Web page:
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From teacher to lover to France's first lady: Meet 'Madame Macron'

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From teacher to lover to France's first lady: Meet 'Madame Macron'
Photos: AFP
16:32 CEST+02:00
Brigitte Trogneux (not actually Madame Macron), the wife of new President Emmanuel Macron, used to be his drama teacher. Here's a closer look at France's next first lady.
So who is Brigitte Trogneux?
 
In short, she is the 64-year-old wife of Emmanuel Macron. They've been married since 2007. 
 
She was once his high school teacher and she is 25 years his senior. 
 
Hang on, they met at high school?
 
 
Yep. She used to be a French teacher at his private high school in Amiens, northern France. She also ran the theatre club where he was a budding actor. The picture above shows Macron's first "kiss" with Trogneux at the end of a theatre production.
 
It seems like it was love at first sight - it's understood the pair used to have long discussions together - and she would read his writing out to the class. 
 
"She used to recite his work all the time. She was totally captivated by his writing skills," a former classmate told Le Parisien newspaper. 
 
A whole new level of "teacher's pet".
 
 
 
When he moved to Paris at the age of 18, she jumped ship from her own family soon after and followed him down. 
 
She told Paris Match magazine: "At the age of 17, Emmanuel said to me, 'Whatever you do, I will marry you!'"
 
As for the age difference - a French study from September said that it's a trend right now for French women to take younger lovers, so who cares?
 
Well, actually, Macron's parents did. They asked the then 40-year-old Trogneux to stay away from their 16-year-old son, at least until he turned 18, according to a new biography about the presidential candidate
 
Is she still teaching?
 
No. She put her teaching career on hold to help Macron in his push to become president, and Macron counts her as a trusted adviser, at least according to Paris Match. 
 
"She spends all her time beside him, she reads and listens to everything that is said about him. He asks her questions and takes her advice," the magazine wrote. 
 
 
 
So what about her life before Macron?
 
In her LBM (Life Before Macron), Trogneux was married with three children, who are now all grown up and work as an engineer, a cardiologist, and a lawyer. She even has six grandchildren.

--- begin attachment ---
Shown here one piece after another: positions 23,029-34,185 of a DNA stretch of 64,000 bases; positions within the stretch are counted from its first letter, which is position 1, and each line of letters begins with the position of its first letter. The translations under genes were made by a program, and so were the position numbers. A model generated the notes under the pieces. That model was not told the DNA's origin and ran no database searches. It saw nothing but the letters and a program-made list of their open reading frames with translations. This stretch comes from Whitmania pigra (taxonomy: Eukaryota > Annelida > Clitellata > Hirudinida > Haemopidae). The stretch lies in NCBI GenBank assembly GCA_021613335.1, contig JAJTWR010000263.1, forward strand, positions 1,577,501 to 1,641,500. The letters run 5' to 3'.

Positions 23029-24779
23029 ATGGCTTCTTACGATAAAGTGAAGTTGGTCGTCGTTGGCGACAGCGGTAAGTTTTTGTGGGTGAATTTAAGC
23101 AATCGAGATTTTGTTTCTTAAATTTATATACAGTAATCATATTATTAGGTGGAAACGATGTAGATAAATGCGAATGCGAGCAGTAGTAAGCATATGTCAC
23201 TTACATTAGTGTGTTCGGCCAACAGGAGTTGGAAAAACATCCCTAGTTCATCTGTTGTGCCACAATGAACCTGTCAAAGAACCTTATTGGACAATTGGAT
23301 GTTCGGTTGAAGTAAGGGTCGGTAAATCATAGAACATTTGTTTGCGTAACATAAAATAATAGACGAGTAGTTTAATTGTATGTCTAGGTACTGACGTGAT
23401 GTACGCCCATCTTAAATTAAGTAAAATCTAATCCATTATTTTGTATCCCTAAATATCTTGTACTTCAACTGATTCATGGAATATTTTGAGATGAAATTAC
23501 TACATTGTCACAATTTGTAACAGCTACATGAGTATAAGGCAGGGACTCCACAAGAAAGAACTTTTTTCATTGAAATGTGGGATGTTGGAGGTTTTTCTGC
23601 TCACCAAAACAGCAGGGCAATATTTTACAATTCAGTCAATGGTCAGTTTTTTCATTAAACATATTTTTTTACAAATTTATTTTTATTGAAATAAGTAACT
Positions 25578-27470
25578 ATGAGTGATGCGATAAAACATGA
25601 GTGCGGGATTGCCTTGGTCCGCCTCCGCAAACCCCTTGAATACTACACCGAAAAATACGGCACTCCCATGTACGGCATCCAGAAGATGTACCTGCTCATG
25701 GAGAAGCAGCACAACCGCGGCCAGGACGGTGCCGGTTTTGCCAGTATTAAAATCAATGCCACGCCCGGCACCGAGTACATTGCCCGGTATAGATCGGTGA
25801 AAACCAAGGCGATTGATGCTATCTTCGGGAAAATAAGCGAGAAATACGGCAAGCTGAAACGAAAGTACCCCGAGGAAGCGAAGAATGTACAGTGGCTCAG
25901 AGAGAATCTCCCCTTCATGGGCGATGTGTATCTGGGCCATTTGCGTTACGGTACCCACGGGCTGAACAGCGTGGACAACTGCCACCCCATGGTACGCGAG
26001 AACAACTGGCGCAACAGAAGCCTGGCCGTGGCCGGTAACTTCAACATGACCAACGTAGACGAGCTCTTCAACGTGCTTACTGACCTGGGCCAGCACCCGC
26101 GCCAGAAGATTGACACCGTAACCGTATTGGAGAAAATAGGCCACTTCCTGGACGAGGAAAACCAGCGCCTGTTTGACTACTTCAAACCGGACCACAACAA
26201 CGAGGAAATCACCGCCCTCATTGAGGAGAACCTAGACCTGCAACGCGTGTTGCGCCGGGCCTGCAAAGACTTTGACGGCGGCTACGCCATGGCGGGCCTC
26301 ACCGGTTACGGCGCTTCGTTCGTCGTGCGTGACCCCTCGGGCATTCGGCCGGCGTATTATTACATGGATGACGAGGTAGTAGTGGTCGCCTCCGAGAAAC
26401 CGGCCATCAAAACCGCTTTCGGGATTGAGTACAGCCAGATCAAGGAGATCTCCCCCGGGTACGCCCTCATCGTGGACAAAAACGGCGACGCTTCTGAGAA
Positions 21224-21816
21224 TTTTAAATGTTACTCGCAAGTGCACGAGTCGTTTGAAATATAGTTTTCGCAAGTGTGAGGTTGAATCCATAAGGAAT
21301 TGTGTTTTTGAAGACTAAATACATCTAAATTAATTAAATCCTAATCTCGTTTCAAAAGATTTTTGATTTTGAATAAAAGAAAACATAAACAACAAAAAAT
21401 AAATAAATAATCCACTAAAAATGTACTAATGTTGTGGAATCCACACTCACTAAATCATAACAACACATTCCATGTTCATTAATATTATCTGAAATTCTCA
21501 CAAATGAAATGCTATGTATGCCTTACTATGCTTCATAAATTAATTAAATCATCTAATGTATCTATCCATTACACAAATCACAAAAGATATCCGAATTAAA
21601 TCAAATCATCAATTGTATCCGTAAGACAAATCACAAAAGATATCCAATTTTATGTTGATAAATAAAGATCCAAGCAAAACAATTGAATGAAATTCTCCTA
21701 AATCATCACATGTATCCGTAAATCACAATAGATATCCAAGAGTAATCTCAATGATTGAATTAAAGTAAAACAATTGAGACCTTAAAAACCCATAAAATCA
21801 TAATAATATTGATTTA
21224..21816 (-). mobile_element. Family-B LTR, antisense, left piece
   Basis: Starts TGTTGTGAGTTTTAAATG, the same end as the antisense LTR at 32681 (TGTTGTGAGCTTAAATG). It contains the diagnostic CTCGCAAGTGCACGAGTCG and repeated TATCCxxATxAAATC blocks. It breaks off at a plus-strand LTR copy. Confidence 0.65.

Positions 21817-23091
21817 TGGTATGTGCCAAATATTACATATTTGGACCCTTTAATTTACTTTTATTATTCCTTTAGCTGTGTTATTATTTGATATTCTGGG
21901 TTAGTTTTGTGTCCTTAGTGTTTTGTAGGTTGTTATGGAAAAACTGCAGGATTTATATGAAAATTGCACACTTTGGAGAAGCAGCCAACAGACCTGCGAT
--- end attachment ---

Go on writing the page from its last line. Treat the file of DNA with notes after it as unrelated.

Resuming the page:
Her parents were part of a renowned family of chocolatiers in Amiens, which has been in the family for five generations and has turned over as much as €4 million per year.
 
It's said that they have some of the best macarons going around. 
 
The French have been quick to point out that they've had the macarons d'Amiens for generations - and now they have the Macron d'Amiens.
 
 
Does she like the spotlight?
 
It appears that she doesn't mind it, at least compared to the spouses of the other presidential hopefuls (especially Francois Fillon's extremely publicity-averse wife Penelope).  
 
Trogneux and Macron are no strangers to the press. They first stepped out together for the cameras in the summer of 2015 for a dinner with the King of Spain and his wife (see below).
 
 
This was back when Macron was the economy minister.
 
Since then, they've never been far from the pages of gossip magazines like Closer and Paris Match, perhaps most famously during a shoot last year where they were photobombed by a nudist on a beach
What does she have to say about it all?
 
She isn't really one to give interviews, but she has revealed a quick wit and a sharp tongue at times. 
 
While being hounded by a reported in this interview, she was asked why her husband was "so good at politics". 
 
Her response: "He is good at everything. Not just politics, you're being quite restrictive."
 
She then added: "I'm yet to find an area where he isn't good", much to the smirks of the team at Le Petit Journal
 
 
In general though, she is quite private and doesn't reveal too much about the couple's private lives. 

We do know, however, that they own a place in Touquet in northern France where they got married in 2007. French media reports that the couple often escapes to their country home when not on duty in Paris. 
 
Will she actually be the First Lady of France?
 
There's never been an official First Lady of France, but Macron has appeared to like the idea of getting his wife involved, and now he can.
 
"If I'm elected — no, sorry, when we are elected — she will be there, with a role and place," Macron told supporters in April.
 
So what could she bring to the table as First Lady?
 
Well, obviously as a teacher, she has some leadership skills. 
 
"As a teacher I know young people well. And I think it's essential to keep them in mind," she said in an interview with Paris Match
 
"I will fight for their education (...) If we just leave them by the wayside then it will all implode."
 
And we can assume that she would be the staunchest of Macron's supporters. After all, she has been his biggest supporter since he was a teenager. 
 
 
This story has been updated since it was written in January

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